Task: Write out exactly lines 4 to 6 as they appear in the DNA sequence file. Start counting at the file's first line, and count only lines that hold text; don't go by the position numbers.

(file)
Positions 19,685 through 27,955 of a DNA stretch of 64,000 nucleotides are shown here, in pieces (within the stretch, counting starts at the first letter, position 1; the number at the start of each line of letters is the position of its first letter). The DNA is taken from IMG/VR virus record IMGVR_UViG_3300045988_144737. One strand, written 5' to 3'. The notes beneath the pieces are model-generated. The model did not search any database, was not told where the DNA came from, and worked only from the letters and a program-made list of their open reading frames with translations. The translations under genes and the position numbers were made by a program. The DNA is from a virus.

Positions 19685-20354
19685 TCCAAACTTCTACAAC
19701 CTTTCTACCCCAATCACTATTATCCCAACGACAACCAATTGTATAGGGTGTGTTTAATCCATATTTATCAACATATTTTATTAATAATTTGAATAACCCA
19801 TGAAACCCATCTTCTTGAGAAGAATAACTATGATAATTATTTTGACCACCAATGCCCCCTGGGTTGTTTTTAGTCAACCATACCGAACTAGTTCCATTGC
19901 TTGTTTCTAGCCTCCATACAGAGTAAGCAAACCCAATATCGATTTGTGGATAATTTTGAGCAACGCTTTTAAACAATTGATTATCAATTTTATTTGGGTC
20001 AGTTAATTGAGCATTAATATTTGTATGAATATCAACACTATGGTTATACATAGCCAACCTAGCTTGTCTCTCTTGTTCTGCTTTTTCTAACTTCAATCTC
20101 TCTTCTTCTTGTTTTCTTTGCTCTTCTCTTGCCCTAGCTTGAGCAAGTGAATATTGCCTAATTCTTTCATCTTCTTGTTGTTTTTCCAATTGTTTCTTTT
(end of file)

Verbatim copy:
19701 CTTTCTACCCCAATCACTATTATCCCAACGACAACCAATTGTATAGGGTGTGTTTAATCCATATTTATCAACATATTTTATTAATAATTTGAATAACCCA
19801 TGAAACCCATCTTCTTGAGAAGAATAACTATGATAATTATTTTGACCACCAATGCCCCCTGGGTTGTTTTTAGTCAACCATACCGAACTAGTTCCATTGC
19901 TTGTTTCTAGCCTCCATACAGAGTAAGCAAACCCAATATCGATTTGTGGATAATTTTGAGCAACGCTTTTAAACAATTGATTATCAATTTTATTTGGGTC